Native Nation Events is proud to present the Symposium for Alaska Native Leaders, taking place October 21-22, 2013 at the Westmark Fairbanks Hotel and Conference Center in Fairbanks, Alaska. This exclusive event will bring Alaskan tribal leaders together to meet, exchange ideas, and share success stories regarding the unique challenges facing Alaska Natives. Attendees will hear from both tribal and corporate experts on a myriad of topics, including: economic development, the energy industry, health care, education, land conservation and more! This event is ideal for tribal leaders looking to hone their skills and acquire the tools they need to lead their tribes into the future. For speaking and exhibiting opportunities, or to register, call 201-857-5333.
2:15 PM - 3:15 PMGovernment Grants in Alaska: The Federal Spending BubbleTraditionally, Alaska tops the charts for states receiving the most federal dollars on a per capita basis. Much of the money comes via defense spending and federal grants. In fact, one third of all the jobs and household income in Alaska is supported by Federal spending. Even before the sequestration, there have been signs that the spending is going to slow down significantly, which would have a marked effect on the lives of all Alaskans. This panel will focus on the role of federal spending in Alaska, the future of Alaska’s dependence on government money, and the ways that Alaskan leaders can prepare for the changes to come.
3:15 PM - 3:45 PMCoffee Refresh/Networking Opportunity/Exhibit Hall
3:45 PM - 5:00 PMThe Future of Alaska: Improving Alaska Native EducationBy one study’s estimate, almost 60% of Alaska Natives, most of whom attend public schools, drop out of high school. Also, despite making up about 16% of the state’s population, Alaskan Natives only make up 8% of the students who enroll in college from the state. Additionally, of the Alaskan Natives that actually do go to college, only about half succeed in graduating. Although there have been signs of improvement recently, Education for Alaskan natives is still a serious issue that must be addressed. In this panel, we will discuss role of federal and state funding in education, and the steps that have been and will be taken to continue promoting educational success in the Alaskan Native community. The panel will focus on state education across the board, including both private and public education all the way through the Alaska university system.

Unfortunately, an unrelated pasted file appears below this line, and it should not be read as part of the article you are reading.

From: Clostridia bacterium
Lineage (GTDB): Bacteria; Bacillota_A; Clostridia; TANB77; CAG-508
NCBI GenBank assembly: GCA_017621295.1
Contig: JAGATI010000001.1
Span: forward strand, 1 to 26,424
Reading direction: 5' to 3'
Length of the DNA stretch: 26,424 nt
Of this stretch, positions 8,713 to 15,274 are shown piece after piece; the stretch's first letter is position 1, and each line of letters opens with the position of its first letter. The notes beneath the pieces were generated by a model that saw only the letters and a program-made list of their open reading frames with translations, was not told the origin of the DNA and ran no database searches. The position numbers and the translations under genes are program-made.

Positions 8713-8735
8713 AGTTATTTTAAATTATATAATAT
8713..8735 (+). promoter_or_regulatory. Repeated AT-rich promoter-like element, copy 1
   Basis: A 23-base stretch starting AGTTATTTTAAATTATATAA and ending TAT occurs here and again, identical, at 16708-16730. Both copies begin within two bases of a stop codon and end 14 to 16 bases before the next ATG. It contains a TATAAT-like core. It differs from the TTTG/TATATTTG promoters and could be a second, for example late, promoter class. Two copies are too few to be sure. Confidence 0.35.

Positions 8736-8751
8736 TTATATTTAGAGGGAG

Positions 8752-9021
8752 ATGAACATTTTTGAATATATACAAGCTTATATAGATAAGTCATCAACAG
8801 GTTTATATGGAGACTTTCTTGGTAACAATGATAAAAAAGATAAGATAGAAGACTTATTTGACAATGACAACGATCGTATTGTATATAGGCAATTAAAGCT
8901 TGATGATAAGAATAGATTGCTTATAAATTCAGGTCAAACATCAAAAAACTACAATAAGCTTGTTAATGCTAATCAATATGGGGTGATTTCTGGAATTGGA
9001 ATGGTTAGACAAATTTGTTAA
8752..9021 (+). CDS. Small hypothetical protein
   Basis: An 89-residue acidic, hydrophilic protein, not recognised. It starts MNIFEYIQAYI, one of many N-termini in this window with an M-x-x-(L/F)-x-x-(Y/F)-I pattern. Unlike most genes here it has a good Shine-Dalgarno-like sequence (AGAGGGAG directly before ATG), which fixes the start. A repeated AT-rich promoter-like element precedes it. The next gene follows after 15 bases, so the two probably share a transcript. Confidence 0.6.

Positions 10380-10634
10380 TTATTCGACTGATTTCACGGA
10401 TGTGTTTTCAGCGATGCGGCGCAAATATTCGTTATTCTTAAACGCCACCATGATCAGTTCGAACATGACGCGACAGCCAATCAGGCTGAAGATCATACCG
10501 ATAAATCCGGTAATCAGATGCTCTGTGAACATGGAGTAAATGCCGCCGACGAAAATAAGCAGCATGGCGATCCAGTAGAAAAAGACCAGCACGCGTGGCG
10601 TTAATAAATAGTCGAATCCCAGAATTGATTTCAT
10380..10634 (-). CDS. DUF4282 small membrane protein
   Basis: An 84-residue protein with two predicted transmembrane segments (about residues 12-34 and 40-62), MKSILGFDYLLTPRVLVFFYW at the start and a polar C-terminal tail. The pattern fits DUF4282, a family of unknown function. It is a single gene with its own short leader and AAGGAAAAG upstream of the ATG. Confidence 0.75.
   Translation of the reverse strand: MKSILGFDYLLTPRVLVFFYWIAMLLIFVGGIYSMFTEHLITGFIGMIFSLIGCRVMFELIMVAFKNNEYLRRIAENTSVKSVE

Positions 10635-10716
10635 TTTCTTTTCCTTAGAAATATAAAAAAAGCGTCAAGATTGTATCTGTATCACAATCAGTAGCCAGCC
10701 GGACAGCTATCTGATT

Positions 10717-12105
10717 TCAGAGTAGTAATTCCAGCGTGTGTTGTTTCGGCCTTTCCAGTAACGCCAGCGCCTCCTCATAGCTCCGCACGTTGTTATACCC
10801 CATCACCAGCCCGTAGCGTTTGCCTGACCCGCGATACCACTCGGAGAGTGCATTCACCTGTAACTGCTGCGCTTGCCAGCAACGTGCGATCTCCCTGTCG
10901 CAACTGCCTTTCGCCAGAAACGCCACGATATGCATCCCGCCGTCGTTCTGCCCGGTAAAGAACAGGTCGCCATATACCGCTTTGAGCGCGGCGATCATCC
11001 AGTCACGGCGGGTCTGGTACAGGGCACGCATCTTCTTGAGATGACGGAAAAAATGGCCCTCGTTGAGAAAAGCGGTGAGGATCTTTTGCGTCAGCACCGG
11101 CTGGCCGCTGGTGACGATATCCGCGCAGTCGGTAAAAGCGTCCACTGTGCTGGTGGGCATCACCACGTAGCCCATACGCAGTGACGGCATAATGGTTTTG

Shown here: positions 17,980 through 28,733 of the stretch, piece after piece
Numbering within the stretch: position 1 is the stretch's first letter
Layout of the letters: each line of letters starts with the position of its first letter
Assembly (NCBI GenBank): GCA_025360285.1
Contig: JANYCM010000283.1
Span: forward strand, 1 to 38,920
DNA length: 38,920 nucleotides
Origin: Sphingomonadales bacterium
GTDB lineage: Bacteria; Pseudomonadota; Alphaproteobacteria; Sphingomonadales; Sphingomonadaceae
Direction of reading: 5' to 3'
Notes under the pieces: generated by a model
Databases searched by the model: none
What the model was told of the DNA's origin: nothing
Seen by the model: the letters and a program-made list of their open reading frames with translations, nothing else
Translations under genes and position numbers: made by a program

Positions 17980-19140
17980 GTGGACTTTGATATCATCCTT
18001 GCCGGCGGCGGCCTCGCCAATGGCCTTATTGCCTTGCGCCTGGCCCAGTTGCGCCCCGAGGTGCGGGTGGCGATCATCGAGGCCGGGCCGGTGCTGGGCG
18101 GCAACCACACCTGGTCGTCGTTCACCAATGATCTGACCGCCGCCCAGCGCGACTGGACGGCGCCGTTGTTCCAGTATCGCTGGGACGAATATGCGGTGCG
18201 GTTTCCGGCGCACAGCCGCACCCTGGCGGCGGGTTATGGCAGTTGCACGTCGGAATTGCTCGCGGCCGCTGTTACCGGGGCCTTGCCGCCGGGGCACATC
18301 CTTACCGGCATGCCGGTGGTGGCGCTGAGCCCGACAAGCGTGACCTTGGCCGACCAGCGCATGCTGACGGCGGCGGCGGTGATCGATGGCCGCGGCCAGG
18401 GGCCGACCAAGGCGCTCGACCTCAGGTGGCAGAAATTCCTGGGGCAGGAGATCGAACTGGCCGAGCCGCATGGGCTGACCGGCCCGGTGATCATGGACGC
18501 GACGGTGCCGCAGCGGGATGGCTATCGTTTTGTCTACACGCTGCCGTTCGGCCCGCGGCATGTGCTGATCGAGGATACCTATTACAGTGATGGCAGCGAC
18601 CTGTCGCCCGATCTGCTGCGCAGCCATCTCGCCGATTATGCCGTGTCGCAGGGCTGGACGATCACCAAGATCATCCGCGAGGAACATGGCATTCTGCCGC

9:30 AM - 10:15 AMANC & Native Village Corporation CEO’s RoundtableIn addition to the creation of the 12 ANC’s, the passing of the ANCSA allowed for the creation of 220 Native Village Corporations. More than 240 village corporations exist today, helping to create additional opportunity for their respective tribal villages. In this panel, learn how these massive corporations have maximized their opportunities, utilizing government contracting and the S.B.A.’s 8(a) program to improve the lives of their shareholdersas well as discuss the varying approaches these village corporations have taken to best utilize their land and available resources, as well as government contracting and merging with their parent corporations, to bring revenues back to their people.
10:15 AM - 10:45 AMCoffee Refresh/Networking Opportunity/Exhibit Hall
10:45 AM - 11:30 AMDrilling and the Environment: Looking for CompromiseTo say that oil drilling and production plays a large part in the Alaskan economy would be an understatement. By one count, more than 80% of the state's revenues are derived from petroleum extraction. Despite the obvious economic benefit, there are real tradeoffs in regards to the impact it creates on the environment. This panel will look at both sides of the issue; hearing from proponents for both oil and the environment. Can these seemingly opposing points find a way to coexist or is there no room for compromise?